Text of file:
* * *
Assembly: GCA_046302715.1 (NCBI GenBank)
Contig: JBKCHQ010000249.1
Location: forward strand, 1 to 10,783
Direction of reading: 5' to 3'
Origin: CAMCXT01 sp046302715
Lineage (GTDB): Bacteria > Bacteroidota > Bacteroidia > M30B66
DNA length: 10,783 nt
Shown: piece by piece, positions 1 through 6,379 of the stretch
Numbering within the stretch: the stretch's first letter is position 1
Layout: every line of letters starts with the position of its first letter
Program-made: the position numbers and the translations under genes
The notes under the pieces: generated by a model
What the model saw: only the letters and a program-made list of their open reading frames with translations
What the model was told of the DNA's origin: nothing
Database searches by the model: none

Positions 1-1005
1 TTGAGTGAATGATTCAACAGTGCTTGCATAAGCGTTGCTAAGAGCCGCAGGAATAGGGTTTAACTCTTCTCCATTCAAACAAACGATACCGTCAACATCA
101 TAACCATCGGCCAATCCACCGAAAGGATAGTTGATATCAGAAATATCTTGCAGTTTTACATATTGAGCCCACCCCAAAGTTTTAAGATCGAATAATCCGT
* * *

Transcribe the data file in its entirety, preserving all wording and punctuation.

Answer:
Assembly: GCA_046302715.1 (NCBI GenBank)
Contig: JBKCHQ010000249.1
Location: forward strand, 1 to 10,783
Direction of reading: 5' to 3'
Origin: CAMCXT01 sp046302715
Lineage (GTDB): Bacteria > Bacteroidota > Bacteroidia > M30B66
DNA length: 10,783 nt
Shown: piece by piece, positions 1 through 6,379 of the stretch
Numbering within the stretch: the stretch's first letter is position 1
Layout: every line of letters starts with the position of its first letter
Program-made: the position numbers and the translations under genes
The notes under the pieces: generated by a model
What the model saw: only the letters and a program-made list of their open reading frames with translations
What the model was told of the DNA's origin: nothing
Database searches by the model: none

Positions 1-1005
1 TTGAGTGAATGATTCAACAGTGCTTGCATAAGCGTTGCTAAGAGCCGCAGGAATAGGGTTTAACTCTTCTCCATTCAAACAAACGATACCGTCAACATCA
101 TAACCATCGGCCAATCCACCGAAAGGATAGTTGATATCAGAAATATCTTGCAGTTTTACATATTGAGCCCACCCCAAAGTTTTAAGATCGAATAATCCGT